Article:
By Jim Duncan
Thomas C. Jackson "Child's Play #42"
at Moberg Gallery.
September is a virtual second Lent for Des
Moines' art scene, a sobering season that follows
a Mardi Gras summer filled with big festivals
and light entertainments. At the Des Moines
Art Center, "Survival Does Not Lie In The
Heavens" takes the Lenten theme to existential
lengths. That major show of Texas conceptual
artist Dario Robleto opens on Sept. 23 to explore
longevity and extinction.
Metro Arts Alliance and Des Moines Social Club
take the post-Mardi Gras theme more literally
with "Sweeping Up the Mess" opening
this Friday at White Carpet Gallery at Hillyard
(4267 109th St., Urbandale). That juried exhibition
of painting, sculpture, poetry and other art
forms requires the use of custodial supplies
and highlights Iowa's refugee community. Rex
Haussmann, Deb Seeger, Jennifer Rivera, Jason
Barr, Katherine O'hara and Yarn Dawgz will exhibit.
At Moberg Gallery, Thomas Jackson's "Child's
Play" continues a 40-day run providing
an ironic look at the ambiguity of American
character. For a decade now, Jackson has been
composing stacked images that consider a subject
from seemingly incongruous points of view. His
choice of subjects has been influenced by Robert
Frank's mid 1950s series, "The Americans,"
which reduced 28,000 images into a seminal look
at the national character in mid century. Jackson
has been trying to do the same thing for the
new millennium. While most of his imagery began
as a photographic safari, he now translates
much of it into paintings and ink brush drawings.
His most dramatic painting, "Photo Op,"
stands on its own and translates a famous film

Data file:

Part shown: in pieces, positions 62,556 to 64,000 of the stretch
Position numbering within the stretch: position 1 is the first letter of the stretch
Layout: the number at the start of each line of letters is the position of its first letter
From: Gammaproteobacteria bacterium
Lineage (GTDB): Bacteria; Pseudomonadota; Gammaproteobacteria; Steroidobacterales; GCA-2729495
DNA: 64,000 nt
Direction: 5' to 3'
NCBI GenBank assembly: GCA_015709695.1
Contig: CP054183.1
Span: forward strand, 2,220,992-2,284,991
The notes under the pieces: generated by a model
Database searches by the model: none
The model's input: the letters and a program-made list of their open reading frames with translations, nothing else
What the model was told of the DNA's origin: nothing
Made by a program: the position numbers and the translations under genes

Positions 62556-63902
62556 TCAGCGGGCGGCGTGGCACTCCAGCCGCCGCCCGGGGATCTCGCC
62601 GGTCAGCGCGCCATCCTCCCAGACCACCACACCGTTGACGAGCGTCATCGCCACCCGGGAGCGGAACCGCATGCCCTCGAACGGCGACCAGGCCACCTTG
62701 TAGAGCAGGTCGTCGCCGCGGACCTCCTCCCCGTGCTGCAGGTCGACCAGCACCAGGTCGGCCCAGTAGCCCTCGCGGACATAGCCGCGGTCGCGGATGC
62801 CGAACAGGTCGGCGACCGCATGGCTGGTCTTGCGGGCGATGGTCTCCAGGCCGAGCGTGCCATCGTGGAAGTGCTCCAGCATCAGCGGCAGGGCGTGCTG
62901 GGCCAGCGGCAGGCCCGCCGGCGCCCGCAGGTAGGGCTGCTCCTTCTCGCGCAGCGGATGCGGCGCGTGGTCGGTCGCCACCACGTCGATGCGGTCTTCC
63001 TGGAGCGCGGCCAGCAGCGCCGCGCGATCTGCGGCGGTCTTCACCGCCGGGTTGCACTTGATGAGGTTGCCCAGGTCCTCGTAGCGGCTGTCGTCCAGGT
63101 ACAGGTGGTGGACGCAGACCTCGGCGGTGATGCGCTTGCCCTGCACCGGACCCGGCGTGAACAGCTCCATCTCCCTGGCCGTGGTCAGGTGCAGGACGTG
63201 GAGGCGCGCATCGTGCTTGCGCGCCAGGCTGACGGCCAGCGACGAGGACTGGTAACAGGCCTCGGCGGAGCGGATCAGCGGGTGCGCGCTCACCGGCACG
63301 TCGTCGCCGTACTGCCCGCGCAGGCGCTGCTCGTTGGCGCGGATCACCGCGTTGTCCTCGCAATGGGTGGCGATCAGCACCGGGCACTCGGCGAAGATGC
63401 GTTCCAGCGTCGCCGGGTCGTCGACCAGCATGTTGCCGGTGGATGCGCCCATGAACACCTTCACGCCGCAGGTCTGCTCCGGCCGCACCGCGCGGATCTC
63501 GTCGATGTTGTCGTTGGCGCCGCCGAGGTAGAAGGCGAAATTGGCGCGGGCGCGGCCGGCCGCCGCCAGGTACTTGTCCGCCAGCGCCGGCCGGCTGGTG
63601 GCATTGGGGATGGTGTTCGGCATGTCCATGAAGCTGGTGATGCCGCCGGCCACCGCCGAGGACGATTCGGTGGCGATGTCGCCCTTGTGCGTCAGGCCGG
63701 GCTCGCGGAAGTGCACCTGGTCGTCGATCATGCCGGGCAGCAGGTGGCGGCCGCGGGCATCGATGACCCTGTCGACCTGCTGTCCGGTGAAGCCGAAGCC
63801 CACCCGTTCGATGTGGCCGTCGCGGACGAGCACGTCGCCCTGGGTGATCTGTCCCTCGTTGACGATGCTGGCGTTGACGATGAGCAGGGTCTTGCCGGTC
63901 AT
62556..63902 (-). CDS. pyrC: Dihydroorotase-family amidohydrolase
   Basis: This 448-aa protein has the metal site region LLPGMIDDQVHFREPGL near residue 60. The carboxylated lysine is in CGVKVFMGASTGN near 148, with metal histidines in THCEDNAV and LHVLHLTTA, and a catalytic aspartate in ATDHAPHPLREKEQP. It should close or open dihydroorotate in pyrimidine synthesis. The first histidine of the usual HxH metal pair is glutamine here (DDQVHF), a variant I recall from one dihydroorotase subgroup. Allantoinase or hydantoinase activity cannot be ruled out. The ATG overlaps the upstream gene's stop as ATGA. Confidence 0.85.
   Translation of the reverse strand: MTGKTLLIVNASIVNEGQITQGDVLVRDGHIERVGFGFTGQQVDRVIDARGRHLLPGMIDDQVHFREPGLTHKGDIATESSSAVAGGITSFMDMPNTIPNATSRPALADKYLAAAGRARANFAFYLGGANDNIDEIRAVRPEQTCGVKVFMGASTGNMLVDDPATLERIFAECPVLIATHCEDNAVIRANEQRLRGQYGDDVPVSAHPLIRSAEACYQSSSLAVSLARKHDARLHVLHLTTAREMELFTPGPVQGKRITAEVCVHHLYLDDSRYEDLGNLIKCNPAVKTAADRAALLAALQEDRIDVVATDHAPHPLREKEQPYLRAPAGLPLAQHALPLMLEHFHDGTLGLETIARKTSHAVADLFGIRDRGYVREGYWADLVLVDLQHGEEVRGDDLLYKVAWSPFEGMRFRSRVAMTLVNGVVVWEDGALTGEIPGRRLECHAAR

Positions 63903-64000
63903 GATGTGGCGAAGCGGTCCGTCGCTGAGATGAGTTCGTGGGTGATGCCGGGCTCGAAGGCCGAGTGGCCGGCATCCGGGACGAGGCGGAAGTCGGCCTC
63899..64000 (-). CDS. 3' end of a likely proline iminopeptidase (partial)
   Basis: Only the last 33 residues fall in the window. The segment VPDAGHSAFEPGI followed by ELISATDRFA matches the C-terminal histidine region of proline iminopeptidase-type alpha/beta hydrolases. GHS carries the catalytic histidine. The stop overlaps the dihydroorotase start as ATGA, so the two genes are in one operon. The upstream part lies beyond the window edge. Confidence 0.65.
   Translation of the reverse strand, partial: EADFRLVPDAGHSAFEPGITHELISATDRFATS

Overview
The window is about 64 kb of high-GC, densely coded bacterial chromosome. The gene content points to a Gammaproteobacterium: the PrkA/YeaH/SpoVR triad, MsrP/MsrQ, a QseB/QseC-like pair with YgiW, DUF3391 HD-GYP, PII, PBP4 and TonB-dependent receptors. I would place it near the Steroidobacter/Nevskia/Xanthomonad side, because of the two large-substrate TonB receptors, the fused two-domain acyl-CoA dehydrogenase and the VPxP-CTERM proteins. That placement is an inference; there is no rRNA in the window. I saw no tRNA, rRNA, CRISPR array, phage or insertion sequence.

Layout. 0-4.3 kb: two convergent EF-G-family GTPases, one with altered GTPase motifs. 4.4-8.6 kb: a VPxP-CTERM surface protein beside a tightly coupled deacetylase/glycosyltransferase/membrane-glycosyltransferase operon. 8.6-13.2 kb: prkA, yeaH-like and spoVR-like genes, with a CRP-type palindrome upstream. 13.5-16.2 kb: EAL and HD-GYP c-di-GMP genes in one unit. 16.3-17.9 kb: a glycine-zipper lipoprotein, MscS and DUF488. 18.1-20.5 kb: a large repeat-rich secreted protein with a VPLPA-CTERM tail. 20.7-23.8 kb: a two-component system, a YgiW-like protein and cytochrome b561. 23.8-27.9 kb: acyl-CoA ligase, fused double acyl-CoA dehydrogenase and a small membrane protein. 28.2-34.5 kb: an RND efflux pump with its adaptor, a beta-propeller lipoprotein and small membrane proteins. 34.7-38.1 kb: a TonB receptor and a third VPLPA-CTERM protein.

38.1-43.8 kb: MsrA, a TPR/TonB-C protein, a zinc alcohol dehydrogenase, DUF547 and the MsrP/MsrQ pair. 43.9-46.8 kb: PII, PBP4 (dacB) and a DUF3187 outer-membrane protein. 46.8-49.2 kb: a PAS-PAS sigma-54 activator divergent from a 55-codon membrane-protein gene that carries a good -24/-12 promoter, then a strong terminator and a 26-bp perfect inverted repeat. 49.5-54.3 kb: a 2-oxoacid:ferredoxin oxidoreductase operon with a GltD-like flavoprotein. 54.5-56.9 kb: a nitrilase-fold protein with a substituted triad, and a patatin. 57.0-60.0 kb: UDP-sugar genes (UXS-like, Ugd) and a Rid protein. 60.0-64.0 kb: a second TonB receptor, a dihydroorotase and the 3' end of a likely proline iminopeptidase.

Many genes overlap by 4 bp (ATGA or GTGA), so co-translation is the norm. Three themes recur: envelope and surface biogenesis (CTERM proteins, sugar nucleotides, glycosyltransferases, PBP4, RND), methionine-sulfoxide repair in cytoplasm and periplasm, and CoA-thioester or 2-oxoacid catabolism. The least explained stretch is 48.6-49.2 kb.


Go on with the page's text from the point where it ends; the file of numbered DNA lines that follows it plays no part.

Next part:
image of George W. Bush hearing the news of
the 9-11 disaster into giant pixels.
The dominant ambiguity of Jackson's new show
stacks images of child's play with deadly serious
stuff like handguns, violence, sex and advertising.
"American Cypher 40" places a dollhouse
under the image of an actual row house that
barely looks real. In another, a messed up hotel
bed is stacked over another dollhouse. Clenched
teeth of an anxious lady stand above symbolic
ruby slippers. Several works use handguns and
rifles juxtaposed with the toys of little boys.
Toy trucks collide in one ominous childhood
scene while another toy truck graces a dashboard
in an eerie dessert. Wedding cake figures of
a bride and groom lurk over dancing senior citizens
in another. One collage of photographic images
compiles roadside attractions that fight for
tourists' attention. This show plays through
Other area artists have been busy with large
public commissions. Frank Hansen's three-story
mural on the side of a Des Moines Street building
has been turning heads for much of the summer.
People love it, and people hate it, with equal
fervor. Des Moines artists Thomas Rosborough
and William Barnes won commissions by the Army
National Guard and the United States Army Reserve
to paint a giant mural in the new Armed Forces
Reserve Center in Middletown as part of Iowa's
Art in State Buildings program. Also in that
program, Sarah Grant is currently in residence
at Iowa State University creating an installation
within the atrium of Horticulture Hall, as part
of the Horticulture Teaching and Research Greenhouse
Locally works by William Barnes, Scott Charles
Ross and John Preston will be shown at Olson-Larsen
Gallery through Oct. 8. New, more whimsical
works by Jamie Navarro are on display at Pegasus
Gallery, along with large paintings by the late
Don Dunagan. Hilde DeBruyne-Verhofste and John
Schwatzkopf are showing through at the Polk
County Heritage Gallery. An opening reception
will be held on Sunday, Sept. 18.
Two Iowa artists are showing in America's first
and second cities. Anthony Pontius opened last
week in "Shirts & Destroy," a
major group show at Tara Mcphearson's "The
Cotton Candy Machine" Gallery in New York
City. Brent Houzenga's show "Remixed Media,"
continues at Pawn Works in Chicago. CV